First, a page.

According to Lillie (2013), along with large immigrant populations, these three states share another thing in common: large numbers of homeless, runaways, and foster care children, especially in New York. Like with immigrants, if any member of these populations are trafficked, it can go almost undetected. The reason being that these people often have no one looking for them or hardly any way to track them. Thus making it harder for these victims to be rescued by authorities and easier for traffickers to keep the victims in their control and continue to make their money.
The human trafficking business as a whole is a multi- billion dollar business making an estimated 150 billion dollars a year globally. The sale of commercial sex alone makes 99 billion dollars a year (“Human trafficking by the numbers,” 2017). Even though this business is in a way hidden it still manages to prosper through selling human beings. While sex trafficking is a multi-billion dollar business, sex traffickers manage to pocket hundreds of thousands of dollars a year from their victims earnings. According to Frundt (2005), sex traffickers make “about $24,000 a month or $642,000 a year tax free,” (para. 13).
If traffickers are making their money off the table, it only makes it more difficult for authorities to detect sex trafficking activity. Sex traffickers expect a certain quota to be met a night by their victims then often keep most, if not all, of their victims earnings. Larson (2018) reports on a local case in which eight girls were rescued from a sex trafficking ring. Their traffickers set up meeting between victims and purchasers, would keep the money from those deal. One of the victims also happened to be a runaway. Traffickers exploit their victims and their bodies to sell them as objects for sex then continue to use ploys to make it more difficult for the victims to escape.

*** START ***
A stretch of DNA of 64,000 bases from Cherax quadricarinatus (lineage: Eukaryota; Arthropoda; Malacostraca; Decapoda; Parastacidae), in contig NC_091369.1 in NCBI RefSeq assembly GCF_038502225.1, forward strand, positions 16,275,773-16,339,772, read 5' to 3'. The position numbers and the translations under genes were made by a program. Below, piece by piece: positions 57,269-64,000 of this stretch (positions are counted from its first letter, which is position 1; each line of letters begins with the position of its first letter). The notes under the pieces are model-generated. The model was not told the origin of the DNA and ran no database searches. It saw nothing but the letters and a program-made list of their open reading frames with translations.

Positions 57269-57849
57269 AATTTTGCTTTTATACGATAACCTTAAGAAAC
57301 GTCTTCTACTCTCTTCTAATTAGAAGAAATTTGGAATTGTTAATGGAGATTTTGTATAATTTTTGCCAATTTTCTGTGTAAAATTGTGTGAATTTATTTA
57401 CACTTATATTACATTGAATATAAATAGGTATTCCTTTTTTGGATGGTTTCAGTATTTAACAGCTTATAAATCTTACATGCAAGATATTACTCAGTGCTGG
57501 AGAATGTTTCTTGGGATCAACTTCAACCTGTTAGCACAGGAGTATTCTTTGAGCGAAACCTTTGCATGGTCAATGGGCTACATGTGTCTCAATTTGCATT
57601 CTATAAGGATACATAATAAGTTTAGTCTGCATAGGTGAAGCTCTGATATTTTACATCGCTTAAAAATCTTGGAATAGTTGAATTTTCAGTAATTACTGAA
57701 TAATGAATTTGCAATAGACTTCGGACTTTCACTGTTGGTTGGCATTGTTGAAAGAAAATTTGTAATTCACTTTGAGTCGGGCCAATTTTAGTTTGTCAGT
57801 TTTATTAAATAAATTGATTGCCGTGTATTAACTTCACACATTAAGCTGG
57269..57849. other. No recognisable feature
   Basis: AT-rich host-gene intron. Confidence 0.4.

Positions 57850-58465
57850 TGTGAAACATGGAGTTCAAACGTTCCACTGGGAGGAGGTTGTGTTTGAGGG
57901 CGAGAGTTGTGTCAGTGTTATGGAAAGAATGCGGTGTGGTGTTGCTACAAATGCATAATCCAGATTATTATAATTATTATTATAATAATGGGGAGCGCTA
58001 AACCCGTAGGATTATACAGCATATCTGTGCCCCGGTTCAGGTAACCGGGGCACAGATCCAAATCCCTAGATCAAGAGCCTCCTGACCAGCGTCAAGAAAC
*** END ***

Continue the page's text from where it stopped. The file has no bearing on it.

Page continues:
Sex traffickers control the money made and their victims with the use of violence, threats, and manipulation. These tactics are used by traffickers to lure victims in and keep them there. According to Polaris Project, “Many victims become romantically involved with someone who then forces or manipulates them into prostitution,” (Polaris, para. 3). Traffickers will come in a give their victims attention, making them feel special and understood. This is what Frundt (2005) refers to as the traffickers planting “seeds of manipulation”. Traffickers can also attract victims through false promises of jobs and fake businesses or other venues such as: truck stops, hotels, motels, and even massage parlors.
More recently, sex traffickers have began utilizing online ads and text message to track mobile electronics and capture their victims.When the trafficker becomes romantically involved with their victim, the victims can become blinded and fail to see that their falling into a trap. These “pimps” are able to find weaknesses and use them to their advantage. As the victims spend more time in trapped in the business, they are verbally and physically abused by their traffickers and clients. Which can lead to them losing their sense of self worth and developing a feeling that the situation they are in is their fault. Losing hope in escaping the life of sex trafficking makes it harder for victims to attempt to break free. Also, if victims are brought in at a young age, once they become adults, they are dependent on their trafficker. Once again, making it difficult for them to simply leave.